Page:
Folk singer Kate McGarrigle left a deep musical legacy both in recordings with her older sister Anna McGarrigle and in her two children, singer-songwriters Rufus Wainwright and Martha Wainwright.
Kate and Anna McGarrigle were revered for their heavenly harmonies and sensitive love songs, made famous by the likes of Linda Ronstadt and Maria Muldaur. Lavish praise greeted the Montreal duo's arrival in the mid-1970s, with the British and American press citing the intimacy of their voices and honesty of their songs.
Kate McGarrigle grew up bilingual, but, in many ways, music was her first language. Born the youngest of three sisters to an entrepreneurial Irish-Canadian father and a Québécois mother, she and her siblings were raised in St. Sauveur des Monts, an hour north of Montreal. Frank and Gabrielle (Gaby) McGarrigle (née Latrémouille) led regular singing sessions at home and their daughters gained parental approval for how well they sang harmony.
The music that the girls were exposed to was eclectic and some would say old-fashioned.
"Our father was born in the 19th century," Kate once explained. "A lot of our friends' parents were bobby soxers, but we never had that forties, Frank Sinatra, Italian jazzy music. I guess we had everything else - classical, Stephen Foster, old show tunes, Bing Crosby, French folk songs from our mother."
Music extended from the family parlour to the Roman Catholic village school, where Kate and Anna took piano lessons from nuns and found that songs often transcended language barriers in the playground.
"At recess," Kate once recalled, "we would play games and rounds and sing different songs in French. For us, it was easier than sitting and having a conversation about dolls and things. The moment you got into singing, it fortified your personality in the schoolyard and the classroom."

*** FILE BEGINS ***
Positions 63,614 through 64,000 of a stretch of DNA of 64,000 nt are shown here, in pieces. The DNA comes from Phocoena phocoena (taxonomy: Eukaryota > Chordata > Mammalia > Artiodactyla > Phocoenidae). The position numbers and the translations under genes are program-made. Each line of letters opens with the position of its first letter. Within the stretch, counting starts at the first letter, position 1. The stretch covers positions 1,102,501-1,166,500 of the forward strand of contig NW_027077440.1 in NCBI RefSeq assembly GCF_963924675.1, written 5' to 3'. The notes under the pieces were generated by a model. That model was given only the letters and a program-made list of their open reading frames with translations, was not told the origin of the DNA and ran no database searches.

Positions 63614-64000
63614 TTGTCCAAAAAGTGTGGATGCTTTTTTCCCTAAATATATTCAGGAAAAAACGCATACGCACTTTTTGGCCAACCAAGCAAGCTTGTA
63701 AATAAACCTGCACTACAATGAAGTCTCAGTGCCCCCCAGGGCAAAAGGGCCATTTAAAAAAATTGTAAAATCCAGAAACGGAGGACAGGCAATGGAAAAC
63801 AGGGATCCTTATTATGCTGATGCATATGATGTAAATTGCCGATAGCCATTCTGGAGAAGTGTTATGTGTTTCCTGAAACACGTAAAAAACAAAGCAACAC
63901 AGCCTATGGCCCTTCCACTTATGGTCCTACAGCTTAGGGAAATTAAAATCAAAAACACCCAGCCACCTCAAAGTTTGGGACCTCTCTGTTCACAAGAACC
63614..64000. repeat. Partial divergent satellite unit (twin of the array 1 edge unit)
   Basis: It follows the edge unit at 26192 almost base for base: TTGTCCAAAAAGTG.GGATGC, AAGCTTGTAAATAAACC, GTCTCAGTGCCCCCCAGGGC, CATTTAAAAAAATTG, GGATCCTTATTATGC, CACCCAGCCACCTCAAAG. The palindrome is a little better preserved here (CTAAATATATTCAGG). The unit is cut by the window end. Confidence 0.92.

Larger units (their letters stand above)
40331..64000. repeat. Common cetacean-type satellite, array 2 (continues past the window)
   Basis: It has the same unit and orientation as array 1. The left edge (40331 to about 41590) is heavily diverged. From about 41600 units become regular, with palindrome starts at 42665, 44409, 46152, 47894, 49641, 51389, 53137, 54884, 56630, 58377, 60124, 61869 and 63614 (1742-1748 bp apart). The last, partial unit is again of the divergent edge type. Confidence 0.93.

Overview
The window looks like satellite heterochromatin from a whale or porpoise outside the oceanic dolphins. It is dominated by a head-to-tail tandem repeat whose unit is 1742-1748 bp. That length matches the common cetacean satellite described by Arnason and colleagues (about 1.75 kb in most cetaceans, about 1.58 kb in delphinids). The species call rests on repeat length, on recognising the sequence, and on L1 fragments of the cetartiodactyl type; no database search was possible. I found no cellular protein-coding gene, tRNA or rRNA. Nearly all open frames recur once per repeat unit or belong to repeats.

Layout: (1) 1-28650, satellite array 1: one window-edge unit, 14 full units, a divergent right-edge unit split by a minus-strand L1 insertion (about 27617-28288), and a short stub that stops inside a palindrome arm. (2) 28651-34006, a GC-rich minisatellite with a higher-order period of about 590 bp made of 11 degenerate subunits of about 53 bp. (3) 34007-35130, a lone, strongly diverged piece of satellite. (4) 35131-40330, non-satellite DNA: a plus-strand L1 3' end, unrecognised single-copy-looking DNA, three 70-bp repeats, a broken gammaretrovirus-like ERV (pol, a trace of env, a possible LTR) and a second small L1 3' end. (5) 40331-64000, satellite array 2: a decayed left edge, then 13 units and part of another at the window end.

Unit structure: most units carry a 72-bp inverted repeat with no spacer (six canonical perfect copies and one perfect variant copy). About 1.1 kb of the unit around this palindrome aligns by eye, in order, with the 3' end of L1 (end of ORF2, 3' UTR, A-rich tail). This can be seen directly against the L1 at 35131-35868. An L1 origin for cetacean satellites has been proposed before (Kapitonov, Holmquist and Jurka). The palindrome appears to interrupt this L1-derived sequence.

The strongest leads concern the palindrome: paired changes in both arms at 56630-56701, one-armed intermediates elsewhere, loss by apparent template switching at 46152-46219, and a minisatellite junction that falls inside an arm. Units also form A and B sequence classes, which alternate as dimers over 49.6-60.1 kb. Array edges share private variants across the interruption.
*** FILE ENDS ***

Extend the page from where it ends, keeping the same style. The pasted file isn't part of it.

By the early sixties, the sisters had become aware of the new folk music coming from coffeehouses in New York and Montreal.
At 16, Kate asked for a mandolin at Christmas and threw a tantrum when she and Anna received wristwatches instead. Even Western, steel-string guitars failed to mollify Kate, until Anna suggested they trade them in at the local pawnshop for two Spanish, nylon-string guitars. Suitably armed, the McGarrigle sisters launched themselves as budding folk singers. Influenced by Pete Seeger and the Weavers, Kate and Anna joined Jack Nissenson and Peter Weldon in a group called the Mountain City Four, which performed in Montreal coffeehouses such as the legendary Café Finjan. Commercial success first came to the McGarrigles through recordings of their songs by others, including Ms. Ronstadt, who named her breakout 1974 album after Anna's Heart Like a Wheel .
Despite their physical resemblance, the two McGarrigle sisters had telling differences.
Anna was a romantic, while Kate was more down to earth. Those qualities were reflected in their education paths: While Anna attended L'École des Beaux-Arts, Kate studied math and engineering at McGill University, eventually earning a bachelor of science in 1969. That year, Kate teamed up with musician friend Roma Baran and started touring the northeastern United States folk circuit.
While in Greenwich Village at the Gaslight, Kate met Loudon Wainwright III, the sardonic folk-singing son of Life magazine editor Loudon Wainwright Jr. He was instantly smitten.
"I think every guy in the Village, they were all interested in Kate," Mr. Wainwright told an interviewer. "She was very attractive. When you heard her sing and play, you were knocked out. She was a wild and crazy swingin' folk chick."
By 1973, Kate and Loudon were married and baby Rufus was born. Martha followed three years later, but the marriage was already on the rocks. "There was a lot of animosity," Kate later recalled, who by this time had partnered with Anna. "[Loudon]was at a point in his career when he was frustrated, while my sister and I had made a record that was being touted as the best thing since sliced bread."